Let's Make Robots!


This afternoon got off to an auspicious start.  The problems I was having loading AXEpad onto my Mac seemed to have had disappeared since Thursday.  An hour later, I had the USB successfully loaded.  (For Mac users wondering how this is done, make sure you read the USB Setup section of the Picaxe manual.  One thing the manual neglects to tell you is that you have to also download a piece of software called a serial driver, which you can get for free from FTDI.com or from Rev-Ed's website.  Once you have all the software properly downloaded you have to then activate the USB port in the Network Settings section of your System Preferences folder.  Hint: got to "Network Port Configurations" on the drop-down bar just above where it lists the status of your internet connection.)

After getting the software all hooked up, it was time to start programming.  

 Except it wasn't.  Because apparently the robot Gods hate me.

I plugged in this basic command:

servo 0, 150 

..and nothing happened.

I tried 

servo 0, 200

...and nothing happened.

But I can't for the life of me figure out why.  Everything seems to be in order.

The software seems to be working fine.  After I enter a piece of code, it loads for a few seconds.  Then I get a screen saying that the command has successfully been sent.  So I don't see any problem with that.

After reading some of the forums here, I thought maybe I had gotten one of the A.4 "glitchy" versions, but when I went to check I saw that in fact I have an A.5 one.  So that theory's dead.

P3080036.jpgThen I went to the manual and figured out how to run a system test.  In the picture to the left you can see that I've attached an LED to output 4, and also inserted another 330 resistor.  After connecting the LED, I gave this command:

main:high 4 

pause 1000 

low 4 

pause 1000 

goto main

 Again, nothing.  Not even a flicker.

I've spent hours and hours looking on this and the PICAXE forum to see if I can locate a solution to this problem.  But I just have no idea what's going on.  It seems unlikely that this has anything to do with bad parts.  I am certain that I am doing something wrong, but I just have no idea what it is.

Everything appears to be hooked up properly.  The software is all installed correctly.  The soldering job isn't pro or anything, but at least for the extra pin on the servo 0 row, it isn't fatally bad. 


I'm just really confused and really frustrated.  I don't really even know what to try next.  I suppose I can solder a pin to the 7 row, and try the servo there.  But otherwise, I'm at my wit's end.


Here's to hoping tomorrow is a better day. 



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"Lizzen carefully, for I shall zay zis onely onze!"

Is that third band on your resistor(s) yellow or brown? The colour of the photo makes it difficult to tell. Brown is the colour you need by the way. 

On the bright side: you did not smoke anything!

You have your LED wired to + and Signal. Try signal and ground and flip your LED around. In terms of servo commands, sometimes they like a pause after the servo command is sent. Try this:


for b1 = 75 to 225 step 1

servo 0,b1

pause 100 'make this smaller to make the servo go faster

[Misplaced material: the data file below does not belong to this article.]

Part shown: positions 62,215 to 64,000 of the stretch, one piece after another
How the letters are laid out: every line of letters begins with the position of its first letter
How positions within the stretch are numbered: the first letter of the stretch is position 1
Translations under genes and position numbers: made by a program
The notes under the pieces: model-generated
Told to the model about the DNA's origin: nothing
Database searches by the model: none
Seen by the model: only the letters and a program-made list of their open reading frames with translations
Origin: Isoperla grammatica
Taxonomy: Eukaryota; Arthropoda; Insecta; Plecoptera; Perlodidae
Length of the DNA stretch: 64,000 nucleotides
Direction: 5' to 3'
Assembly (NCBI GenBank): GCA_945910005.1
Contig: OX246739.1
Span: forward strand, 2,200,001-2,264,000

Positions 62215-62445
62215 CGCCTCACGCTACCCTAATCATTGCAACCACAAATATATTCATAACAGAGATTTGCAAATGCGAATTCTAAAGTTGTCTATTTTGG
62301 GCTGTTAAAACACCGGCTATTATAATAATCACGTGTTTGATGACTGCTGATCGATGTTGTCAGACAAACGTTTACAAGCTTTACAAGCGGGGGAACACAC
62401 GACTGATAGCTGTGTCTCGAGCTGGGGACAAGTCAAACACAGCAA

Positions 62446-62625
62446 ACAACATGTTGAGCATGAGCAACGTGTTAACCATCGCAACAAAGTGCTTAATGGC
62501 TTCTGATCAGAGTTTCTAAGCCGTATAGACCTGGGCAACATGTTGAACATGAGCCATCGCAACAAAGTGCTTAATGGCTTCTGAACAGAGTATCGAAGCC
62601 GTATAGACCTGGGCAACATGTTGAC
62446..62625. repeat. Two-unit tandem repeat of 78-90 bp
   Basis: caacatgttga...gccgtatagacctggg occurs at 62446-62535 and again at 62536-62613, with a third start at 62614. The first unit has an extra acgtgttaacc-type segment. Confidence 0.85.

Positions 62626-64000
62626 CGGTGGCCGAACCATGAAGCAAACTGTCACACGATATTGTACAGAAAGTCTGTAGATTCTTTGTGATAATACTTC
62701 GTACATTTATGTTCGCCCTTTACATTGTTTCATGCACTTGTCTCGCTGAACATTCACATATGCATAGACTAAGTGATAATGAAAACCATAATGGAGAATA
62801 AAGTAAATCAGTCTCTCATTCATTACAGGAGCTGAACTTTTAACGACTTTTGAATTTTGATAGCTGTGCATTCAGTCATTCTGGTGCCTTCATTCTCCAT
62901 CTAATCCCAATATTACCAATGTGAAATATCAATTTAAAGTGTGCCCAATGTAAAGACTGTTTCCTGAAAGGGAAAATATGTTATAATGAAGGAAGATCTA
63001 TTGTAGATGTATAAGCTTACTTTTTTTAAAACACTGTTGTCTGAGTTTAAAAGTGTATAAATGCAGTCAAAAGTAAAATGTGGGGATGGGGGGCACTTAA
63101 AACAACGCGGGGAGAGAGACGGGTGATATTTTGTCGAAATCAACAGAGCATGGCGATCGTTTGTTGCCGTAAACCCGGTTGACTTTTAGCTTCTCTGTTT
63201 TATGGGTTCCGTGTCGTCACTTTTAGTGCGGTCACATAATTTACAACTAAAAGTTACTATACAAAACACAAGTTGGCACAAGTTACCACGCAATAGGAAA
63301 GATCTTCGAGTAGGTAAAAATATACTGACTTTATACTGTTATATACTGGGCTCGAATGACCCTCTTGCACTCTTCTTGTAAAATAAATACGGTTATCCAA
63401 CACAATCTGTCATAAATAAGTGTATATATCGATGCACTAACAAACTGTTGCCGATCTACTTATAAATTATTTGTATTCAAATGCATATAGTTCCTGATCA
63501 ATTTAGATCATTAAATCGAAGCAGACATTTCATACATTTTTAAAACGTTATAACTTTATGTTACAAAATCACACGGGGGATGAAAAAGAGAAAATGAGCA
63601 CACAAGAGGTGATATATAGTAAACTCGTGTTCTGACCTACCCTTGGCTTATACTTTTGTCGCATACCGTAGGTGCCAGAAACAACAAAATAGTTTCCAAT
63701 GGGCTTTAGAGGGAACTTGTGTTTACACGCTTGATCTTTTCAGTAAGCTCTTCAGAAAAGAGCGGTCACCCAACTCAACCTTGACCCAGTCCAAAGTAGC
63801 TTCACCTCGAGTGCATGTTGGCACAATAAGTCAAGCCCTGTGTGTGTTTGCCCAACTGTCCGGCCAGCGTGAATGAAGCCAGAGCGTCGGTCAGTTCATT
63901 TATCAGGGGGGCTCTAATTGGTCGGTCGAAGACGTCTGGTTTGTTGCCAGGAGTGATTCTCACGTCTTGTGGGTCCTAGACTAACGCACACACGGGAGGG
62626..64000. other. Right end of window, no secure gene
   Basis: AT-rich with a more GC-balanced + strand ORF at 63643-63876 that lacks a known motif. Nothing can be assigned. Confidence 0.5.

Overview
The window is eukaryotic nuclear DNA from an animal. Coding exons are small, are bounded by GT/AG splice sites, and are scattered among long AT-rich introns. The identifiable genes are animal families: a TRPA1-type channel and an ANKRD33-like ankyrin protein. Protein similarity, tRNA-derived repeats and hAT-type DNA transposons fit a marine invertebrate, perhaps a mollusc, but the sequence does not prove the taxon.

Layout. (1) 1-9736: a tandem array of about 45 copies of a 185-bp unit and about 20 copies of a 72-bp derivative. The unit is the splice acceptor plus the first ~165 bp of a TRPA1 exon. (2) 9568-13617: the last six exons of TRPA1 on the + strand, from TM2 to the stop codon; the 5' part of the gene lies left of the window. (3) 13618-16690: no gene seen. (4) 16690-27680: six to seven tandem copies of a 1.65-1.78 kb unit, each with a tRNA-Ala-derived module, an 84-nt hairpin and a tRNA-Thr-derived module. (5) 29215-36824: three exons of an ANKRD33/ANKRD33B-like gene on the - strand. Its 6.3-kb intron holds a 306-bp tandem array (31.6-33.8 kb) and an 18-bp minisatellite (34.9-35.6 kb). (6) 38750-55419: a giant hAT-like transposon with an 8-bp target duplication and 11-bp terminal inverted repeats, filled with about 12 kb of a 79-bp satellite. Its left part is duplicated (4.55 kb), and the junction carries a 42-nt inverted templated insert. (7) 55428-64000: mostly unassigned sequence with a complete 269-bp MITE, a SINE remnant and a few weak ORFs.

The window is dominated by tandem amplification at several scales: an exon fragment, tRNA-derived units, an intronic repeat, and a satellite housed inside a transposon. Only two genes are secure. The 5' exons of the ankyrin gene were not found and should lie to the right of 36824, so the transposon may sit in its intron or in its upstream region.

next b1

for b1 =225 to 75 step -1

servo 0,b1

pause 100 'make this smaller to make the servo go faster

next b1

goto main


Right on with LED Chris.  Thanks.  The LED I'm using was pulled from one of those key-chain lights.  The cathode is actually the longer lead, and the anode the shorter.  I think that's what messed me up.  Anyhow, after I switched around the ground wire to connect to the cathode, it responded to the LED command.  Which is great news.

 As for the servo, well, I don't know.  The resistors are on correctly as far as I can tell.  You may be right Rik, but the guy at the electronics store assured me I had the 330's.

I'm gonna take everything apart and solder a pin to 7 and see if I can hook up the servo there. 

Orange, Orange, Brown... (Forget about the last stripe)

Well, connecting the servo to row 7 was a resounding FAIL.

I guess I'll have to go get some different resistors and hope that's the issue.  As of now my resistors go orange, orange, yellow.  So that may very well be the culprit.

Thanks for your help guys. 

Resistor color codes for future reference. The third strip is a multiplier for the first 2 strip digits. Orange orange yellow would be 330K (330,000 ohms) not 330 ohms, so nearly none of the signal was getting to the servo, most dropped through the resistor.

Once you figure out the problem, you'll be stoked, and it will never happen again. Some suggestions:

- Where did you get the servos? They may be rated for a higher current than your axe is pushing. You can buy a 10 pack of the right kind at Radio Shack for a buck or two. 1/4 or 1/8 Watt. Orange Orange Brown.

- Have you tried the servopos command? As far as I can tell, they do the same thing (check the manual for the difference).

- Search this site for some info on changing your axe's frequency to fix servo problems. It's here somewhere. I've never needed it myself but others stand by it.

- what kind of servo is it?

Argh.  I feel like such an idiot.  I knew it had to be a simple mistake on my part.  Oh well, this is how one learns, I suppose.

And thanks, ya'll.  I'll report back once I get the correctly colored resistors.